You’ve probably already heard about Meltdown and Spectre – two of the worst vulnerabilities ever discovered. But what do they mean for developers?


If you’re just turning in, independent security researchers made a disturbing discovery earlier this month. Cybersecurity is broken–and it has been for decades. A group of security researchers discovered a pair of horribly complex vulnerabilities, which they’ve coined Meltdown and Spectre.

The problem with both flaws is that they’re tied to hardware. They’re deep-seated flaws in how we design, manufacture, and distribute computer chips and processors. And, unfortunately, even though we’ve already started rolling out patches for them, fixing them won’t be easy, not by any means.

But how exactly can we address them? And more importantly, how will they impact the development industry? The first step in answering those questions lies in understanding how these flaws work.

They’re tied to a bug in Intel chips that allow low-privilege processes to access memory stored in a system’s kernel. Because Intel has implemented multiple (sloppy) adjustments meant to enable faster processing, there are multiple quirks that an attacker could exploit to gain information on processes and data stored on a system.This could even be used by attackers to theoretically break sandboxing in multi-user systems.

So yeah. It’s pretty bad. And it’s going to get worse.

The issue with fixing Meltdown and Spectre is that it means throwing out many of the performance improvements we’ve developed for our processors over the years. It means routing data less efficiently, as many of our existing efficiencies put entire systems at risk. While the average user likely won’t see any difference, developers will, especially those who work with web applications and platforms that have intensive data requirements.

Thanks to the fixes for Meltdown and Spectre, a performance hit has already been keenly felt by large cloud providers. Google, for example, recently released a performance mitigation patch called Reptoline, an effort to mitigate the slowdown. More patches are likely incoming.

Ultimately, what it comes down to is whether or not your applications and platforms make heavy use of the system kernel. Those that do heavily rely on kernel functions are going to see a significant performance overhead, and it’s going to fall to you to deal with that.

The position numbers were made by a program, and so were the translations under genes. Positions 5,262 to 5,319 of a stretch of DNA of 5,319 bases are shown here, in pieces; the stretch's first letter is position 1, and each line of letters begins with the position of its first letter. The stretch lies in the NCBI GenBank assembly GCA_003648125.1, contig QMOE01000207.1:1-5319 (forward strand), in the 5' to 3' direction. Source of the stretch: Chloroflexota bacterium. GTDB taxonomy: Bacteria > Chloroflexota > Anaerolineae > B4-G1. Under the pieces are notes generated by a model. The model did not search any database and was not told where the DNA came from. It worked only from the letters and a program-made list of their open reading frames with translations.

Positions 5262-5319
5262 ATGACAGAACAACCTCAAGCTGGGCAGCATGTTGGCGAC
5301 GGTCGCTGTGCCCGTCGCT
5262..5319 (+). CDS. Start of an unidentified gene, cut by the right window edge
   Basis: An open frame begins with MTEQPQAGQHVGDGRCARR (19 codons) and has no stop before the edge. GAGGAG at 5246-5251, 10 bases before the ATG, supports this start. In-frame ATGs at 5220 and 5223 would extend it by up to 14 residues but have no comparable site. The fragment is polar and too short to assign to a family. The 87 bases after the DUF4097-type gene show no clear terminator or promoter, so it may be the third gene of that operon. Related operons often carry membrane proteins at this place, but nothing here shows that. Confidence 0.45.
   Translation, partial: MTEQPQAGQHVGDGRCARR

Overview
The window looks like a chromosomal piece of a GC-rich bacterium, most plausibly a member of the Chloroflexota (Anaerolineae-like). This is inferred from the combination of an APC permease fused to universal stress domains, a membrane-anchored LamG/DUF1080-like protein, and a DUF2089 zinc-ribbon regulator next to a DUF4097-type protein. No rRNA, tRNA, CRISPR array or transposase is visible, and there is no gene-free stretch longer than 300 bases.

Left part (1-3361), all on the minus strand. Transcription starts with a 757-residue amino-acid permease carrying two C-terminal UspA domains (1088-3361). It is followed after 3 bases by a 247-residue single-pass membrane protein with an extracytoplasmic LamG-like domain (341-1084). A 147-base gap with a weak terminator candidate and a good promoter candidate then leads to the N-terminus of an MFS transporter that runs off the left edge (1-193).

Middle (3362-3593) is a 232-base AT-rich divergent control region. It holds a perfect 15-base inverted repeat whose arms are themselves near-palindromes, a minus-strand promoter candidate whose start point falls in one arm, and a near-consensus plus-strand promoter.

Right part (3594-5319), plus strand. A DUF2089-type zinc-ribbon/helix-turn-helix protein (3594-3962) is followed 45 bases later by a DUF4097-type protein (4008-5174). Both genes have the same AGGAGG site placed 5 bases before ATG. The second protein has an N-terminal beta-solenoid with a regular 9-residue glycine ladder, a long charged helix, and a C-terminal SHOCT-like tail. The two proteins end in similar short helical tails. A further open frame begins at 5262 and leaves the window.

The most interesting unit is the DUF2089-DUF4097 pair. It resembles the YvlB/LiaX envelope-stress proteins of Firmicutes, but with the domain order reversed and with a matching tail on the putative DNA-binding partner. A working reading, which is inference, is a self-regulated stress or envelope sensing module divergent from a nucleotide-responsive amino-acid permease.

At the same time, many smaller manufacturers and software vendors are still lagging behind in applying patches to address the issue. As a developer, it may well fall to you to ensure that the tools and systems your organization uses are kept secure–and that they’re protected against these exploits. Worse still, you may have to deal with half-cocked fixes that might introduce new vulnerabilities and bugs.

The good news in all of this is that these vulnerabilities will be fixed, and that we will eventually find a way around the challenges those fixes introduce. And while developers may need to find some tricks and tactics to deal with the performance hits their applications take, such fixes will come about in due time.


Editor’s Note: This blog article was written by an outside contributor – a guest blogger – for the purpose of offering a wider variety of content for our readers. However, the opinions and recommendations expressed in this guest blog are solely those of the contributor, and do not necessarily reflect those of The Security Awareness Company, LLC. If you are interested in writing something for us, please do not hesitate to contact us:

Max Emelianov

Max Emelianov

Max Emelianov started HostForWeb in 2001. In his role as HostForWeb’s CEO, he focuses on teamwork and providing the best support for his customers while delivering cutting-edge web hosting services.
Max Emelianov

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